Just how ‘direct’ are the talks?

With key absentees, just how productive are the Palestinian and Israeli ‘direct’ talks?

us middle east peace talks barack obama mahmoud abbas binyamin netanyahu
Mahmoud Abbas’s Fatah Party may be the sole Palestinian representation at the talks, but it is heavily contested whether he has sufficient levels of credibility amongst all Palestinians [Getty]

One fallacy about the US-sponsored Palestinian-Israeli direct talks scheduled for September 2 seems to escape attention: There is nothing ‘direct’ about the talks. The timing of the meeting undoubtedly favours the Israelis. The summit will be at a juncture when the Palestinian community is polarized, weak and besieged by waning Arab support and enthusiasm. The Israelis are going to Washington with a self-serving agenda and not simply turning up for a photo opportunity.

Even if involuntary participants, the ‘peace-troika’ – Egypt, Jordan, and Saudi Arabia – provide the required Arab cover in order to give the talks an added air of seriousness and weight, they don’t provide the legitimacy the talks desperately require. The first two are the only signatories of peace treaties with Israel.  The third is a key US ally and whose blessing of the talks is needed to garner morale for the Arab parties.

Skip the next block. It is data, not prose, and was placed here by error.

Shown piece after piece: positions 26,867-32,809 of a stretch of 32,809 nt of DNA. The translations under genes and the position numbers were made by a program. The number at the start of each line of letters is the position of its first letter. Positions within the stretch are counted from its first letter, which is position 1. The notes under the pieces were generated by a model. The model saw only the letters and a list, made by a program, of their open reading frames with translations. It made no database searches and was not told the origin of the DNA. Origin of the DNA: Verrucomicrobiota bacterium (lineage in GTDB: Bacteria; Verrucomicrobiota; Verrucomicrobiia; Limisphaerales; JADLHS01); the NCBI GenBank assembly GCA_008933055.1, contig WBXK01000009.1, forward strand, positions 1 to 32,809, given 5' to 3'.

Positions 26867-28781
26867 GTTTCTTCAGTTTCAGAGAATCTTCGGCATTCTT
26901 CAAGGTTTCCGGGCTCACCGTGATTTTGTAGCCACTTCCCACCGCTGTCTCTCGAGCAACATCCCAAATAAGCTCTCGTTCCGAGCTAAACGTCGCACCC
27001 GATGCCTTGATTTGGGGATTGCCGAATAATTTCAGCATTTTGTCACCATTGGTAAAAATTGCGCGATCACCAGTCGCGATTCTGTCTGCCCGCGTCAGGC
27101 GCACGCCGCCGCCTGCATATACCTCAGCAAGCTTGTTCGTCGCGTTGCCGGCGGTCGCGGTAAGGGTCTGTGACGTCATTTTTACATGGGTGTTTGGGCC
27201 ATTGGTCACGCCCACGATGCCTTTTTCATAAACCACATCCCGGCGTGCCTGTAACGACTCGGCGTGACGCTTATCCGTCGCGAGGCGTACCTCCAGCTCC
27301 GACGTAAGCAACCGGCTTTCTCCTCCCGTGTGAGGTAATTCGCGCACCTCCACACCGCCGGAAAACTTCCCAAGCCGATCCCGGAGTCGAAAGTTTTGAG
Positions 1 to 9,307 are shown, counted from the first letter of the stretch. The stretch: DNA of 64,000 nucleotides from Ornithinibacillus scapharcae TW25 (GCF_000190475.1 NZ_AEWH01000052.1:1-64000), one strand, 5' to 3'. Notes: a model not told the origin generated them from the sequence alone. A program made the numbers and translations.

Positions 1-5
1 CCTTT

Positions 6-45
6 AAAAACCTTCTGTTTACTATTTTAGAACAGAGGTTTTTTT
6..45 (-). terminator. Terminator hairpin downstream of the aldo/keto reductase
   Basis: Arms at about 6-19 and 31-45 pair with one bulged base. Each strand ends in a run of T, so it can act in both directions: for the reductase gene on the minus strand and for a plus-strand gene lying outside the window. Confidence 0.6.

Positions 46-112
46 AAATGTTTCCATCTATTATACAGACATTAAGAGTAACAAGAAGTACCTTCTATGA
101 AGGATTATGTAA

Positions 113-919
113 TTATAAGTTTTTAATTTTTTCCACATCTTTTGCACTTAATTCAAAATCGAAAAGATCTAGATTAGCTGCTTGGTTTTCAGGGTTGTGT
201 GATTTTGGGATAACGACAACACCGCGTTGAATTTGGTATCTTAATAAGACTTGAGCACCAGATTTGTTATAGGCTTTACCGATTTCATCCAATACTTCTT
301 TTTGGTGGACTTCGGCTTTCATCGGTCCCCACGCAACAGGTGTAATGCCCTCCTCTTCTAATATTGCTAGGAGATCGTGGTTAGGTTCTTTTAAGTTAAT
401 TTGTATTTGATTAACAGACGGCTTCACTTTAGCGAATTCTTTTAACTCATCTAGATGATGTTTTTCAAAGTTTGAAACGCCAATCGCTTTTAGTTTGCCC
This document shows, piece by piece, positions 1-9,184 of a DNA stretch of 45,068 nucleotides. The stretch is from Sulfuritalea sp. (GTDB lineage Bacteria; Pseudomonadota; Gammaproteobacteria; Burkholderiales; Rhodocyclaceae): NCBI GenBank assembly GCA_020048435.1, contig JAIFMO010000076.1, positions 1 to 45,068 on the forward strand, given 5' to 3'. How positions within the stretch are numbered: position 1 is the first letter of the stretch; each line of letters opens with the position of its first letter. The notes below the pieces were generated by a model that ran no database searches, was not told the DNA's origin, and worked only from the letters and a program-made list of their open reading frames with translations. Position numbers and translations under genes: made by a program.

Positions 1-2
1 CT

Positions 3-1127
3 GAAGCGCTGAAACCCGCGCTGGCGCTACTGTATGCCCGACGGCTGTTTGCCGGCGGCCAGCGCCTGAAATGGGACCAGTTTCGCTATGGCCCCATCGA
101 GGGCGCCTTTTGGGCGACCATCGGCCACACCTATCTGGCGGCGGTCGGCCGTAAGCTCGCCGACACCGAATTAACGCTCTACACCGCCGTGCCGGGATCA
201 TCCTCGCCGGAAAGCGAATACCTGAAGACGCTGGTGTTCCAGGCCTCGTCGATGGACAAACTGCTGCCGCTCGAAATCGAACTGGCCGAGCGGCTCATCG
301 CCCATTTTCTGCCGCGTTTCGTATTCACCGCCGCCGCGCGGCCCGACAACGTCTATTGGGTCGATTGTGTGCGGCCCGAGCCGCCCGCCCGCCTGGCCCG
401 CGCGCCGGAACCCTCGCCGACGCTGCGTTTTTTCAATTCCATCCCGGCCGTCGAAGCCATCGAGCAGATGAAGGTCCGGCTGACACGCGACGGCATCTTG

The talks are being packaged in international diplomatic rhetoric as the beginning of a process for a congenial forum towards a ‘taswiyah’ (as the cliché phrase goes: final, durable and peaceful settlement fulfilling Israeli and Palestinian nationalist aspirations).
At the core of the somewhat inflated optimism about the talks is the ‘crafting’ of a diplomatic solution within a 12 to 24 months time span.

The figures of the peace game – no matter how emotionally powerful and morally desirable – somehow do not add up. Neither the triumvirate nor the Arab ‘peace-troika’ seem to possess the keys to guarantee a peace breakthrough, much less ‘know’ or ‘agree’ on what ‘peace’ actually means as a mid-term or endgame.

Particularly, moral courage has thus far eluded the US, the main peace-broker (and concomitantly the key backer of Israel at all levels), to provide the leadership necessary for Israel, the occupying force, to invest good will – and inevitably painful substantive land concessions – into the peace process.

The semantics of peace remain a contested issue: direct peace talks. But to what end? Peace for peace, security for peace, or land for peace. Equally, ‘security’ or ‘land’ is no longer clear under the realities created on the ground by Israel. How much land for how much security is perennially the unknown factor in peace talks from Oslo via Bush’s ‘road map’ and Annapolis up to the upcoming talks, the Obama Administration’s first peace talks.

Indirectness is the name of the game in next week’s round of direct peace talks. Not even Obama’s political inventory of ‘can-do’ and ‘audacity of hope’ can disentangle the ins and outs of the inherent indirectness in these ‘direct’ talks.

Talks to which Egyptians and Jordanians are invited and Ismail Haniyya and his democratically elected Hamas MPs are not. Unless the Obama Administration is considering a second peace talks track to include all absentees, including Syria, and Lebanon!